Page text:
4) The family unit. "You can choose friends, but not family." Why not? I see good cause for newborns to stay with their mother by default (unlike Plato), but I don't see that a person should be trapped with others simply because of where they were born. I believe in the right to divorce one's birth parents, and to either submit to state-selected caretakers, or form families of choice.
[On the necessity of parents. Emotional support. All people survive better with supportive people around them. Isolation is bad for adult mental health, and for seniors' longevity. ...You don't need two parents. A support person of either sex can be equally good -- and three or four close friends is even better. People who really care for you. They need not necessarily be adults even, so long as they can help you navigate through the practical challenges of survival that you face.]
Justice for Youth - Basic Principles (revised)
I will present 3 thought experiments.
1. What if minds could switch bodies?
A. No artificial age / body lines
B. Some bodies require caretaking
2. What if you could choose to bring a new adult body into being? ...And summon a mind into it. [Pushes aside the bias that we attach to a child body.]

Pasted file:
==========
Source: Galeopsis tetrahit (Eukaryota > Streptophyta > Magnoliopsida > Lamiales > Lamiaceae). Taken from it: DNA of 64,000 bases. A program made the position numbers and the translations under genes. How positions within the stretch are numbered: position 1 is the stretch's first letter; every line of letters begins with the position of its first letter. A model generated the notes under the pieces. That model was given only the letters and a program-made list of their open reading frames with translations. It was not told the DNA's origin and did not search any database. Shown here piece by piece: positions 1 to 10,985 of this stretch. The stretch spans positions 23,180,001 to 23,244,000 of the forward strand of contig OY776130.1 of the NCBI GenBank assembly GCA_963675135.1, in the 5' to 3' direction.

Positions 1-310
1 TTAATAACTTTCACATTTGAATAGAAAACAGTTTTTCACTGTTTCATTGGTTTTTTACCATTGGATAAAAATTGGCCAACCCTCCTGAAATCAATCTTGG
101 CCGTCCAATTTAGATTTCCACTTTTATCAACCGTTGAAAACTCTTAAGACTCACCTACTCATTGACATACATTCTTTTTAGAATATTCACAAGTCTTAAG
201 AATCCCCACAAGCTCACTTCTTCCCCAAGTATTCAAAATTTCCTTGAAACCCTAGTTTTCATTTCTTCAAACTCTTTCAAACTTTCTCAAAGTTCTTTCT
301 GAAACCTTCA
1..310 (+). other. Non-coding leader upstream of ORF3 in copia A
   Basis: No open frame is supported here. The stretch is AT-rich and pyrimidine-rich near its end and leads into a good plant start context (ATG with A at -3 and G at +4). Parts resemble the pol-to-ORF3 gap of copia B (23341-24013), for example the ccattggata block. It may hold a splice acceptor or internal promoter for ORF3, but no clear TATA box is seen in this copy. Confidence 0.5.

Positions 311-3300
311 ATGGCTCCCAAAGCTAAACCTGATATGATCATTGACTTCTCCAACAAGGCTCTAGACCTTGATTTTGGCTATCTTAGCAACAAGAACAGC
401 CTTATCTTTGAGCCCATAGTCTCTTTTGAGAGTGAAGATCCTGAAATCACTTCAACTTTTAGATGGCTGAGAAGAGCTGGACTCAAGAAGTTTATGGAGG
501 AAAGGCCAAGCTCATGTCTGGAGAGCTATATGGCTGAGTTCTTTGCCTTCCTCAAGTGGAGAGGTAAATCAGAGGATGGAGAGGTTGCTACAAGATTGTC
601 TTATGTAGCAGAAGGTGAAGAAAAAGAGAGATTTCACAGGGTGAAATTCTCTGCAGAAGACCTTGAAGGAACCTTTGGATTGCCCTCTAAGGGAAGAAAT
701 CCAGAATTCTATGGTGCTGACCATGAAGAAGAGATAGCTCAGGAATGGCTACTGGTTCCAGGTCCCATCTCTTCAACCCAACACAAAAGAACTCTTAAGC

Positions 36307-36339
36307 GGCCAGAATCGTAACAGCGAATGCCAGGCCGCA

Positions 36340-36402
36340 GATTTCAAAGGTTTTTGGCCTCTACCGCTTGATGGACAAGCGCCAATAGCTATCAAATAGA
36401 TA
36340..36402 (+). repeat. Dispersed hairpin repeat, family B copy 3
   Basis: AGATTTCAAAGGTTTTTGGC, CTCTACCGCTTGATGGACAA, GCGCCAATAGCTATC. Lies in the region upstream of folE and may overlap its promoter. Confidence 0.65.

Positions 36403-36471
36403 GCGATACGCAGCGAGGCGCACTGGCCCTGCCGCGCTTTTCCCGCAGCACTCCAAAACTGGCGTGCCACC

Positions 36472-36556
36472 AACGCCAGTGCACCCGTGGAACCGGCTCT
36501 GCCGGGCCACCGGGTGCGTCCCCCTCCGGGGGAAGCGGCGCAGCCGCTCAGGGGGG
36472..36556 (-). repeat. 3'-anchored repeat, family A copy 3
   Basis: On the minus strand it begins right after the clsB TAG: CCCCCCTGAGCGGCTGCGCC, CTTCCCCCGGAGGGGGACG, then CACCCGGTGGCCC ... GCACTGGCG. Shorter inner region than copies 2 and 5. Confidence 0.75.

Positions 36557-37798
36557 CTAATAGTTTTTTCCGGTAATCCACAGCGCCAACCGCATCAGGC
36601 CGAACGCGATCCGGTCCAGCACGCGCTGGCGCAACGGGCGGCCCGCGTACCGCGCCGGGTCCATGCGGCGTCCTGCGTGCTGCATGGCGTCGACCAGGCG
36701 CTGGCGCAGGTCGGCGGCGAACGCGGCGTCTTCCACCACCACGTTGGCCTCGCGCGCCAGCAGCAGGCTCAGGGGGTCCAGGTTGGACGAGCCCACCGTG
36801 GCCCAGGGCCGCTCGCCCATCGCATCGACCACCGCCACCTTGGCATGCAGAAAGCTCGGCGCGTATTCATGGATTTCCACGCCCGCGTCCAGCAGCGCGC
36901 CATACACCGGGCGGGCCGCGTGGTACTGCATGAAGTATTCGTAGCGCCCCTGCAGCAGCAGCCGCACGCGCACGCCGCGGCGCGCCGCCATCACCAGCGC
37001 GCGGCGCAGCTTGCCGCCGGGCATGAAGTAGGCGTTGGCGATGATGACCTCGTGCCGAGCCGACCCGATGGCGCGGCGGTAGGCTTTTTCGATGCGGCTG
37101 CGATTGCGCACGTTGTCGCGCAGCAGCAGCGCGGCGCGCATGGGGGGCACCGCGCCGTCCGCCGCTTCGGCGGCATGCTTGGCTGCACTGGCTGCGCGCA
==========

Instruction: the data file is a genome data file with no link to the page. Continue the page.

C. They should not be trapped with their caretakers. Creation doesn't grant ownership.
D. Naked and without property... We would owe something to the person we invented, not vice versa. Money, physical care-taking, social navigation.
3. Suppose that upon entering a new body, a person has temporary amnesia. How should they be treated?
E. Everyone requires peers, to not live in isolation. Who those helpful people are doesn't matter.
F. The caretakers don't have a right to shape the person into what they want.
December 28, 2003
Objections to calling Adultism an "Oppression"
I'm an advocate of progressive politics. Furthermore, I think that the Youth Liberation movement should invest itself in progressive politics. Toward this end, I think that it is beneficial to describe adultism as an "oppression" -- thus giving common ground with other movements. However, adultism differs from other oppressions in several ways. In this post, I'd like to respond to a few of the objections that might arise if adultism is called an "oppression".